The government's 2011-12 permanent migration program has been delivered on target with the 185,000 available places being filled.
Minister for immigration and citizenship Chris Bowen noted that skilled migration accounted for more than two-thirds of the total program as overseas workers are employed to plug skills gaps.
Not only does the Australian economy present new challenges, but there is also the issue of an ageing workforce to contend with.
"Today's skill stream is highly targeted towards employer sponsorship, the regions and high value occupations, with over 60 per cent of skilled migration visas going to employer, government and regional sponsored places to help fill critical skills needs," he commented.
During the last financial year, 16,471 places were delivered under the Regional Sponsored Migration Scheme, which is given priority by the Department of Immigration and Citizenship.
Western Australia received the highest number of migrants through this scheme (23.2 per cent), which may not be surprising in light of the state's resources boom.
Record numbers were also delivered through state and territory sponsored visa classes - 22,247 places were assigned, up by 37.5 per cent on last year's figures.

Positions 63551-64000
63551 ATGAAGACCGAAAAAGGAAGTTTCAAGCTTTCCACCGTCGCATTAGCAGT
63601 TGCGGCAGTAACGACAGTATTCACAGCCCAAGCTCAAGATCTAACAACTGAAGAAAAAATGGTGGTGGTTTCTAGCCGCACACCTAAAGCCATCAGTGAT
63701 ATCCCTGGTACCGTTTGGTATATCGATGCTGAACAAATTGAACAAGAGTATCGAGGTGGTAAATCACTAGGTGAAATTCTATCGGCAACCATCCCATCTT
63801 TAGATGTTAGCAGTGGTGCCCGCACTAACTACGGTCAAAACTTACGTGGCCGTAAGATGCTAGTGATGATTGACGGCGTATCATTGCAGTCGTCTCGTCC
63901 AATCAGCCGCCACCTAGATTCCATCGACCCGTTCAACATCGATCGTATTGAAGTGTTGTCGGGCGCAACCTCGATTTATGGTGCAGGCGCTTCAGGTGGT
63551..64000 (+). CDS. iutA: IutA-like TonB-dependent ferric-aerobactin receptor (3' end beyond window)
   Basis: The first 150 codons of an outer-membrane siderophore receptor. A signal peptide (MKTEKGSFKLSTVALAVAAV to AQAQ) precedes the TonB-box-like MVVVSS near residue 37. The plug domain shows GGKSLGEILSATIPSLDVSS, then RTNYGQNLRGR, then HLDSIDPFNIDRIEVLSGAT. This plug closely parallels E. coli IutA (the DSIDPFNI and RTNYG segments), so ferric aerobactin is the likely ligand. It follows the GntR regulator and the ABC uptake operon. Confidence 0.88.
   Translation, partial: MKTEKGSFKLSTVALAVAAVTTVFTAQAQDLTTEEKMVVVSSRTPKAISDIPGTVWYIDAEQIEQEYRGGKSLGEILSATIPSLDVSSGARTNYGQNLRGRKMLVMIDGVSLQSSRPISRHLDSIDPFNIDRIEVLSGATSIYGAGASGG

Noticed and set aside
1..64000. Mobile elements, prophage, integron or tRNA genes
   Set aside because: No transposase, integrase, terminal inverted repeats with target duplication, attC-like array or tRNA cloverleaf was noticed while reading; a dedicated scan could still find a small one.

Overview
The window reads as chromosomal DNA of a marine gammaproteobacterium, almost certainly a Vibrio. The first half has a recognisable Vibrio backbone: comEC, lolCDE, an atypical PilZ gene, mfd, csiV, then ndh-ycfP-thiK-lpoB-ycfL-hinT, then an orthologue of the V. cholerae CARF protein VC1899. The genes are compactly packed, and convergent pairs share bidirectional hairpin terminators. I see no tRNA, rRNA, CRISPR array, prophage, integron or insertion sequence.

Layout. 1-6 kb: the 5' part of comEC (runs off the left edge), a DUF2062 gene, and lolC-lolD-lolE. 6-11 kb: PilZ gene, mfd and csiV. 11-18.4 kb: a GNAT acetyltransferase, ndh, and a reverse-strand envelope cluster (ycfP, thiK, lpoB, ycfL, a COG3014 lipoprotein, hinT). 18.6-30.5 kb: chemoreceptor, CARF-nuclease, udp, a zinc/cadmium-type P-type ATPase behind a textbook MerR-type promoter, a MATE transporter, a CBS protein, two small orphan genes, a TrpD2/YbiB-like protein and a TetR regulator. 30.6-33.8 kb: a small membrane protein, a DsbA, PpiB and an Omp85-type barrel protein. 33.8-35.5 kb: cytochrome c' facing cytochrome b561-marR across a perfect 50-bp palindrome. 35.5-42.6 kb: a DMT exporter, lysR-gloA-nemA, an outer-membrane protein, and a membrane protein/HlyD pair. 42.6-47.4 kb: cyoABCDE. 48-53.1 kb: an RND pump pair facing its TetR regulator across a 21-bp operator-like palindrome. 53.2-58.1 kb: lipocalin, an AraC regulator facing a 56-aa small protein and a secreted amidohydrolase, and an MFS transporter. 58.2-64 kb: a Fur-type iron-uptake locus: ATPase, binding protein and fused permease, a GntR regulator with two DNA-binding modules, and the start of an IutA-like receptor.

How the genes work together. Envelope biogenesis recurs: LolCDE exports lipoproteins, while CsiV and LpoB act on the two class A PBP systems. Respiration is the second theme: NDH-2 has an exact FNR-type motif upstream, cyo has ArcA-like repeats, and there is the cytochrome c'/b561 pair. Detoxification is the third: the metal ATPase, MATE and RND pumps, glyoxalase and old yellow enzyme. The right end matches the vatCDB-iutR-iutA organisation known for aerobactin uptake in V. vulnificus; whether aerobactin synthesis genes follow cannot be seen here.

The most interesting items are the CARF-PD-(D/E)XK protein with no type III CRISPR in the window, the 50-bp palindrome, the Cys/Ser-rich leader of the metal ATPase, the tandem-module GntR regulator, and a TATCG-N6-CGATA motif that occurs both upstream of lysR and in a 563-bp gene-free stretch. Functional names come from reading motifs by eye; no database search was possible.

The family stream welcomed 58,604 places, accounting for 31.7 per cent of the total migration program.
This enables Australians to be reunited with their close family, which usually encompasses partners, fiances and dependent children.
In some circumstances, parents, carers, orphan relatives and aged dependent relatives are also covered by the family stream, although this is something to seek professional advice on.
India was registered as Australia's largest source of permanent migrants - a trend that many migration lawyers may have seen emerging over recent months.
The country accounted for 29,018 places in the total migration program, while China took second position with 25,509 and the United Kingdom with 25,274.
In fact, seven of the top ten source countries for Australian migration in 2011-12 were in Asia, namely India, China, the Philippines, Sri Lanka, Malaysia, the Republic of Korea and Vietnam.
One of the smallest schemes over the past financial year was the Special Eligibility stream, which accommodated just 639 places.
This visa subclass involves people who are planning to remain in or return to Australia as permanent residents who never applied for Australian citizenship.
In order to be eligible, applicants need to submit their documentation within 12 months of the expiry of their last substantive visa.